The AFIRM Act was originally introduced on December 9, 2015, by Senate Finance Committee Chairman, Orrin Hatch (R-Utah) and Ranking Member, Ron Wyden (D-Ore). It would have appropriated an additional $127 million annually to clearing the Medicare appeals backlog, with an additional $125 million going to the Office of Medicare Hearings and Appeals (OMHA) and $2 million to the Departmental Appeals Board (DAB).
It also would have created new Medicare magistrate positions within OMHA to handle reviews with amounts in controversy between $150 and $1,500 and reserved reviews with amounts in controversy greater than $1,500 for administrative law judges (ALJs). The AFIRM Act, notably, would also have created a process whereby an ALJ could certify an appeal for expedited judicial review where there are no material issues of fact in dispute and neither the ALJ nor the DAB has the authority to decide the questions of law or regulation presented.
According to Ms. Brandt, the Committee could also introduce legislation that would amend the Stark Law by the end of 2017. Senator Hatch previously released a white paper addressing Stark Law reform on June 30, 2016, and the Committee held a hearing to discuss potential changes to the Stark Law following the white paper’s release.
A copy of the AFIRM Act introduced in 2015 is available here, and a copy of the white paper is available here.
Reporter, Kate Stern, Atlanta, +1 404 572 4661, email@example.com.
National Academy of Medicine Issues Discussion Paper on Healthcare Reform – On March 21, 2017, the National Academy of Medicine (NAM) released a discussion paper entitled Vital Directions for Health and Health Care Priorities from a National Academy of Medicine Initiative. The discussion paper identifies eight “vital directions” to advance healthcare policy. The report was the subject of a recent column by David Ignatius of The Washington Post, available here.
This discussion paper is the culmination of an initiative launched by NAM to determine a set of healthcare policy directions that could address concerns over inefficiencies, costs, and inequities in healthcare delivery. In 2016, NAM convened a bipartisan steering committee and 19 working groups to analyze policy issues impacting the U.S. healthcare system and infrastructure. The eight vital directions identified in this discussion paper were the elements common across the nineteen working groups.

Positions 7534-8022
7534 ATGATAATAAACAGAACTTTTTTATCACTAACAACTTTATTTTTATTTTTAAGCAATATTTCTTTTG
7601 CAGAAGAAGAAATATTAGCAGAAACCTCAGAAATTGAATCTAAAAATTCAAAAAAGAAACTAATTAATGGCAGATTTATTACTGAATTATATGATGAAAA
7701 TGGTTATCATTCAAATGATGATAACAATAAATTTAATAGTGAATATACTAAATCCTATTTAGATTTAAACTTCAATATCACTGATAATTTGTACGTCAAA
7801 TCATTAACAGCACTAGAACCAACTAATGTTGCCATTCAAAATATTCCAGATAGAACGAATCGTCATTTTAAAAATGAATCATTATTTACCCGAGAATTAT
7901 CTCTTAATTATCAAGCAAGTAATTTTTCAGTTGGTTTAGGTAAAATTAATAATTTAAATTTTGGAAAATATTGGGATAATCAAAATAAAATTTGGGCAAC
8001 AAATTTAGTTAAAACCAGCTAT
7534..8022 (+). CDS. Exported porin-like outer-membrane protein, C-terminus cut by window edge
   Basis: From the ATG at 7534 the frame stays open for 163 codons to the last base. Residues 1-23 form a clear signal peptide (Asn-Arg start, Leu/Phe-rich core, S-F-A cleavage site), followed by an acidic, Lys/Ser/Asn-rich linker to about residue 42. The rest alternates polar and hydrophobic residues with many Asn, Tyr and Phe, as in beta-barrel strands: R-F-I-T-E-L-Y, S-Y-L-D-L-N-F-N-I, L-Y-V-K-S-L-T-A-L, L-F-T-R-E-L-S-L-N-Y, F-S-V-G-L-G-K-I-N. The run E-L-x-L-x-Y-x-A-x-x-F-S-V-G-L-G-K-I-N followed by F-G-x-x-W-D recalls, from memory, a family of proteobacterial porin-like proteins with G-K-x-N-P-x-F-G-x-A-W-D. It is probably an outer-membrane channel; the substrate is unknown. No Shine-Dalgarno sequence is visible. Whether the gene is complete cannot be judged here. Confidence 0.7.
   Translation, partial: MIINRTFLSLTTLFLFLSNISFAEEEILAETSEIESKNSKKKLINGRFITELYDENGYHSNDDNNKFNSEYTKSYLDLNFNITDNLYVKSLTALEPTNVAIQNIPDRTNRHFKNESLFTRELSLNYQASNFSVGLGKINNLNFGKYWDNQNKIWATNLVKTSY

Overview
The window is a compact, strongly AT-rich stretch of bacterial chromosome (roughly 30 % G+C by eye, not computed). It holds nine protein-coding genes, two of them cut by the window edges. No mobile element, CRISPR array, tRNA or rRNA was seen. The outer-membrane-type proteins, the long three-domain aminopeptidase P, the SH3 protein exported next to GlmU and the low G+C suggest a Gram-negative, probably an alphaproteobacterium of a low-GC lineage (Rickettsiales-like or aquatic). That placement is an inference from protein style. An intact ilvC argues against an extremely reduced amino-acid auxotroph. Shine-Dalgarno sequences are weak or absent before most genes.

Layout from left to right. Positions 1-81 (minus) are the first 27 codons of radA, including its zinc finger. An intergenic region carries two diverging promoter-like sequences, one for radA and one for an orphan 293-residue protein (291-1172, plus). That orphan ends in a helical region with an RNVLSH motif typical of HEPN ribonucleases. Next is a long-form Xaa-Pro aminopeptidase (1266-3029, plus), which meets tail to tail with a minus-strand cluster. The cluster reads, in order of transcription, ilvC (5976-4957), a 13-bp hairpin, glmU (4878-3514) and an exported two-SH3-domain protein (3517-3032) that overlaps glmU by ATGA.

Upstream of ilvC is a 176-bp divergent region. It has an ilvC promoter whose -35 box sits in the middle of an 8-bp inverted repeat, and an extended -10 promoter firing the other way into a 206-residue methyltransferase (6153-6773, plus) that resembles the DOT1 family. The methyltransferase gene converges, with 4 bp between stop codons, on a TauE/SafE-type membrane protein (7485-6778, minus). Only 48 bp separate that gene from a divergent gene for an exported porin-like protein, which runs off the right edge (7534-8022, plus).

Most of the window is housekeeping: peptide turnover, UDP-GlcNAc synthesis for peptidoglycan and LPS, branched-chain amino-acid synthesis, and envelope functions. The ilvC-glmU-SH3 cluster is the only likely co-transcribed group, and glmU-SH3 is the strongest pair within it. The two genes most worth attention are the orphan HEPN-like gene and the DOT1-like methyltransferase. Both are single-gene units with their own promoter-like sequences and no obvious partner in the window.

The discussion paper divides the eight vital directions into four “action priorities” and four “essential infrastructure needs.” The action priorities address “the greatest contributors to deficiencies” in the healthcare system but are likely to result in the greatest impact and progress. The four action priorities are:
- “Pay for value – deliver better health and better results for all”;
- “Empower people – democratize action for health”;
- “Activate communities – collaborate to mobilize resources for health progress”; and
- “Connect care – implement seamless digital interfaces for best care.”
According to the discussion paper, the four essential infrastructure needs are the necessary underpinnings that will help “strengthen the impact” and “ensure the success” of the action priorities. The essential infrastructure needs are:
- “Measure what matters most – use consistent core metrics to sharpen focus and performance”;
- “Modernize skills – train the workforce for 21st century health care and biomedical science”;
- “Accelerate real-world evidence – derive evidence from each core experience”; and
- “Advance science – forge innovation-ready clinical research processes and partnerships.”
Additional information and resources related to this initiative can be found here.
Reporter, Brittany Strandell, Atlanta, +1 404 572 2796, firstname.lastname@example.org.
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King & Spalding Roundtable on Compliance Enforcement and Post-Acute Care Providers – Please join us for on Wednesday April 19, 2017 from 1:00 p.m. to 2:30 p.m. ET for a Roundtable webinar that will explore recent enforcement trends and current industry scrutiny on post-acute providers, including hospice, home health, inpatient rehabilitation facility, and skilled nursing providers. In addition, this webinar will also highlight strategies for providers to consider in order to manage risk proactively and promote compliance with federal healthcare program requirements. There is no charge to participate. Please register here.